However, when I have to go on a hunt for a receipt after a successful fund transfer, this cannot be considered removing technology roadblocks. It is simply a case of bad user interface (UI) and user experience (UX). It would be much more efficient if they simply sent the receipt by email and saved me the time and effort of searching for it. I have sent a direct message to Thushara Wijewardena, the CEO of Aventude PVT Ltd, through Twitter, addressing this issue. I am hopeful that she will instruct her engineers to reintroduce the feature of receiving e-receipts by email.
I use the Dialog Selfcare App to handle tasks such as paying bills, activating or deactivating additional services, and purchasing data add-ons. One day, I needed to urgently settle a bill, but my phone was unavailable for some reason that I can’t recall now. As a result, I logged into Dialog My Account on the web instead. It was at that moment I realized that the self-care app does not synchronize the connections I added to the app with the web-based My Account Service. Ideally, it should have displayed all of my accounts associated with my NIC (National Identity Card), but it failed to do so.
To provide some context, I have three mobile numbers, three Dialog TV Accounts, and one Home Broadband connection. I had to manually add each connection individually. Adding a connection involved a three-step process that required PIN verification. Since I had a total of seven connections, I had to follow 21 steps to add all of my accounts. Additionally, I had to verify seven different PINs. This not only indicates a poor user interface and user experience, but also reflects a lack of common sense on the app’s design. Dialog claims that “The Future is Today,” but with the Selfcare app failing to sync my accounts with the web version, it seems like the future is much further away than I had anticipated.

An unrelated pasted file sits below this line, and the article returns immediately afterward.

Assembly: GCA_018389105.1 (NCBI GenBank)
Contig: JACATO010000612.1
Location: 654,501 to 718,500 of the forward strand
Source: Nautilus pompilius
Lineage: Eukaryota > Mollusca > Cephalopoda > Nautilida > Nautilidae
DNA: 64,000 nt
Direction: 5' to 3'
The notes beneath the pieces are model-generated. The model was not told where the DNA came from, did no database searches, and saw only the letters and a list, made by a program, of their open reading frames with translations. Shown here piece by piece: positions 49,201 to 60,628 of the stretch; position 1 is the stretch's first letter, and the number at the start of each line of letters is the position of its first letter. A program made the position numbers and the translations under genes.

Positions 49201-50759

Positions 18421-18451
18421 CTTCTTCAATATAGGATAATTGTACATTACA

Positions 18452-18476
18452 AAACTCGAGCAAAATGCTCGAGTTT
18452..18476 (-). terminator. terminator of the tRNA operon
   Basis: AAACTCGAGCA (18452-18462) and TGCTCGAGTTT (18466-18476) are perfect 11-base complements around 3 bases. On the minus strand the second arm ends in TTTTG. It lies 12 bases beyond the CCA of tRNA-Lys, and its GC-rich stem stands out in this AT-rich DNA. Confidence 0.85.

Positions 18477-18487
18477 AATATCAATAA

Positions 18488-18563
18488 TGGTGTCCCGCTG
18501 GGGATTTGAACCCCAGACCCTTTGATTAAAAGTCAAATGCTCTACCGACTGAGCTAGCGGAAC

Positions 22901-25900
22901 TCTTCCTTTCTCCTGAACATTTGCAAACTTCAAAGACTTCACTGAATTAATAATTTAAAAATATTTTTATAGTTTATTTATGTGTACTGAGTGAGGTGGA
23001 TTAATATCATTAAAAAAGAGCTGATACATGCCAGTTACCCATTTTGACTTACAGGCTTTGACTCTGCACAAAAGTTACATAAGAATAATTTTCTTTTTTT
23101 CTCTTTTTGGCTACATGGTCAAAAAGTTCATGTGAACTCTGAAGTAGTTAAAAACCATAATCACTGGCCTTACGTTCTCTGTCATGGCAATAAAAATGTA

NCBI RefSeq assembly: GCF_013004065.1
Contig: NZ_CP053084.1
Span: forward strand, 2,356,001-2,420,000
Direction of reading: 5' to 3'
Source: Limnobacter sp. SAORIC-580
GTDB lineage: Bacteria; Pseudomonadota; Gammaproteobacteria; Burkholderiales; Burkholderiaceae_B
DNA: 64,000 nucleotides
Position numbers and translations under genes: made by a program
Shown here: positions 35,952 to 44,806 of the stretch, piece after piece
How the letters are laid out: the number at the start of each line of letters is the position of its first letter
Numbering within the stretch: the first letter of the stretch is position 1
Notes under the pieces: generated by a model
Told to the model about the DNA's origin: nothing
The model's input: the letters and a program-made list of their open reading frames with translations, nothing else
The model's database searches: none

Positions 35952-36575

In conclusion, the e-commerce landscape in Sri Lanka presents frustrating experiences that hinder user satisfaction. The Sri Lanka Railways Ticket Reservation website, Commercial Bank Digital Banking website, and the Dialog Axiata Selfcare App exemplify these challenges. The Sri Lanka Railways Online Seat Reservation Website and Mobile App fall short in user experience, requiring physical ticket collection and lacking seat selection options. ComBank Digital lacks e-receipts for online transfers, forcing users to undergo a cumbersome process. The Dialog
Dialog’s Selfcare App fails to sync connections, resulting in a manual and time-consuming account setup. Improving user-centric design and functionality is crucial for Sri Lankan e-commerce websites. Seamless experiences, intuitive interfaces, and modern conveniences like digital tickets and receipts are essential for customer satisfaction and trust. It’s vital for businesses to listen to user feedback and address frustrations to elevate the e-commerce industry in Sri Lanka.